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Title: Ethanol exhalation as a predictor of dilution hyponatraemia during endometrial ablation
Authors: Geerinckx, K ×
Vanderheyden, T
Meulemans, W
Verhamme, Peter
Hannon, H #
Issue Date: 1998
Publisher: Blackwell Pub.
Series Title: Gynaecological Endoscopy vol:7 issue:4 pages:193-201
Abstract: This study investigated the effectiveness of ethanol as an early indicator of resorption during transcervical endometrium resection (TCRE). Ethanol was added as a marker and exhaled alcohol concentrations were measured with an Alcomed test. Ninety-three patients underwent endometrial ablation under general anaesthesia and exhaled ethanol levels and blood sodium concentrations were monitored simultaneously every 3 minutes. In 23% of the cases the Alcomed test was the first indicator of absorption. Relevant changes in blood sodium concentrations appeared later in 9% of the cases and gives a positive Alcomed test. The predictive exhaled ethanol value for preventing the transurethral prostate resection (TUR) syndrome is 1.5 promille. A marked difference in fluid resorption during hysteroscopic myomectomy was observed (400-1000 mi during TCRE and myomectomy vs. 100-300 mi TCRE only). Of 83 TCRE patients, 23 had a positive Alcomed test. Ten patients underwent a hysteroscopic myomectomy. Sensitivity and specificity were determined for a decrease of more than 5 mmol l(-1) in blood sodium and for several ethanol levels. The sensitivity was 100% for an ethanol level of at least 0.05 promille. The specificity was 90.9% and the positive predictive value 41.7%. All patients with a decrease of more than 5 mmol l(-1) in blood sodium concentration were detected using a threshold of 0.05 promille exhaled ethanol and nine out of 10 patients with a blood sodium decrease of at least 5 mmol l(-1) also had an ethanol level of at least 0.05 promille. Unfortunately a positive Alcomed test has a poor prognostic value.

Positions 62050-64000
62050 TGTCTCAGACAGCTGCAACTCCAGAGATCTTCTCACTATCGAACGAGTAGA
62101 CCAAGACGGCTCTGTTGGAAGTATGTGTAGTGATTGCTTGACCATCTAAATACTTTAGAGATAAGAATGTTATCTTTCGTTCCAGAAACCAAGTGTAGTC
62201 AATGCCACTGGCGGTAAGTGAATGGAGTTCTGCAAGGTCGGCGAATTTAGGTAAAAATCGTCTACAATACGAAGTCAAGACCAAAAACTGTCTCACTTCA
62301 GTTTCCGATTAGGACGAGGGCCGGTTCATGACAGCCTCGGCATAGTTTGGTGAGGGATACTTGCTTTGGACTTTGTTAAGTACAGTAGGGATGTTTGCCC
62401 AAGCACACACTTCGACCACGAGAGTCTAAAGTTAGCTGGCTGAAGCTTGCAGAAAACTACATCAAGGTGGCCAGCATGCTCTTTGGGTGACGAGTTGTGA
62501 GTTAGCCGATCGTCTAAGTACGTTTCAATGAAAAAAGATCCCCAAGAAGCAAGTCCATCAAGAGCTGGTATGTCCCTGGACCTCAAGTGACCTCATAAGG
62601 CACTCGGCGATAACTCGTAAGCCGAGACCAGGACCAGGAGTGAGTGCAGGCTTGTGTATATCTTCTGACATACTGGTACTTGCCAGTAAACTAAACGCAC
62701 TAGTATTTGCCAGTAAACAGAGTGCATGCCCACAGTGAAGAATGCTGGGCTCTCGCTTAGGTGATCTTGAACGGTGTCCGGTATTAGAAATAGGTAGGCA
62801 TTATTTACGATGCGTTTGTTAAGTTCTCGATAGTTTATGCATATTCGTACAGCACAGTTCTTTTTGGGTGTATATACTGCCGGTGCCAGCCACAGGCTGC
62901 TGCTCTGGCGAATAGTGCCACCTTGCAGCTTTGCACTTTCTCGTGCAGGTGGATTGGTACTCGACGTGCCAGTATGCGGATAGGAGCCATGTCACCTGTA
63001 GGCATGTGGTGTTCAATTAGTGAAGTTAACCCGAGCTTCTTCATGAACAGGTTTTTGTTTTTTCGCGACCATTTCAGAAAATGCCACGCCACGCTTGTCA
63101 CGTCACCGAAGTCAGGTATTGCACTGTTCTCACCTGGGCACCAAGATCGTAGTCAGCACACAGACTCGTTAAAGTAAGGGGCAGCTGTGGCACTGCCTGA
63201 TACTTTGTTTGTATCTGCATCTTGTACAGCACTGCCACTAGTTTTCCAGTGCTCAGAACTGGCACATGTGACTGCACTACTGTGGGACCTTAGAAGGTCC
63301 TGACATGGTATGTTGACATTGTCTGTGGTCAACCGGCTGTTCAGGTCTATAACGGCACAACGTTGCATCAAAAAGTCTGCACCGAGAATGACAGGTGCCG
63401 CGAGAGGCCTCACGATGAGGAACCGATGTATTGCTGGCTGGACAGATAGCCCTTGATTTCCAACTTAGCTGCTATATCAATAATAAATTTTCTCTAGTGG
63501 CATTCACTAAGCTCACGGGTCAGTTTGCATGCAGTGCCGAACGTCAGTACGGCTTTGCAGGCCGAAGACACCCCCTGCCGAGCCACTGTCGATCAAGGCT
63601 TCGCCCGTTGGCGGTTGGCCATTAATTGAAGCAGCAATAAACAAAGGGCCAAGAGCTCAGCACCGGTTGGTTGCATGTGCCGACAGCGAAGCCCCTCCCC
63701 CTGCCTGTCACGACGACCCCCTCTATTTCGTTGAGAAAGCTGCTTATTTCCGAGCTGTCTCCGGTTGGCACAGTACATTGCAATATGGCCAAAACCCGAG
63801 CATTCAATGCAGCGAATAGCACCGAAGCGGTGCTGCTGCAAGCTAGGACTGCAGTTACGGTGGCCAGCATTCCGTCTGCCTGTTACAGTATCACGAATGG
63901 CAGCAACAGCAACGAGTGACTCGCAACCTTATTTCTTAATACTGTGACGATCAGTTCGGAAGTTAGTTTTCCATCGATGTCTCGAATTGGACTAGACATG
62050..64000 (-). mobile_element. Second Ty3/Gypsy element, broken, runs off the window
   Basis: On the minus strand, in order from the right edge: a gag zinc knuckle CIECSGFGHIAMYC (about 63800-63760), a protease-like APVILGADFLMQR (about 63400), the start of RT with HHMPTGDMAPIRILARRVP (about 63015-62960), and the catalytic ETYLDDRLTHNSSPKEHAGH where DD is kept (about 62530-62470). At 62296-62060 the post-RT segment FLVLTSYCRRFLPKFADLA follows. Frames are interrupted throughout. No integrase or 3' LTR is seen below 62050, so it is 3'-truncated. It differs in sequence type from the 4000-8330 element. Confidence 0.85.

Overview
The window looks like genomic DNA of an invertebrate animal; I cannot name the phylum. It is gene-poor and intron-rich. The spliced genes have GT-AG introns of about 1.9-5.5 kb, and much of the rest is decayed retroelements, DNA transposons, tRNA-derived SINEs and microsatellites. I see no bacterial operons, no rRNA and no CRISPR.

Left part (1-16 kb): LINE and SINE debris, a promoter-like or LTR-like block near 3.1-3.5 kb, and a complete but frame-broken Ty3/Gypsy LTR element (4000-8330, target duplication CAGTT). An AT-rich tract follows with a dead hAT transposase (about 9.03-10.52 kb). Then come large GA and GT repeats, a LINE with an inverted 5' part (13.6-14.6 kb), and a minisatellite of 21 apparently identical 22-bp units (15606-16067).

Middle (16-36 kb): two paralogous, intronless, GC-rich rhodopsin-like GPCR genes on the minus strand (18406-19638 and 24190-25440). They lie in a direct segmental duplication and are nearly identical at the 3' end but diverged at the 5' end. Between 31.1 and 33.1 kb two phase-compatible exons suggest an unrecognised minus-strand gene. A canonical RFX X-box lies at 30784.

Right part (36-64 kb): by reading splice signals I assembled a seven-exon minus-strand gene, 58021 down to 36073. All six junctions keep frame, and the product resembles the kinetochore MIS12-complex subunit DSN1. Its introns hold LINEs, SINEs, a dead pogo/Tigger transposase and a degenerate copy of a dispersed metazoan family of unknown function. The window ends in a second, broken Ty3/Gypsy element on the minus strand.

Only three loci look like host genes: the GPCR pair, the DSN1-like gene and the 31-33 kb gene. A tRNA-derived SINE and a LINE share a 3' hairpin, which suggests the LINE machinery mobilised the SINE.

ISSN: 0962-1091
Publication status: published
KU Leuven publication type: IT
Appears in Collections:Molecular and Vascular Biology
Cardiology
× corresponding author
# (joint) last author

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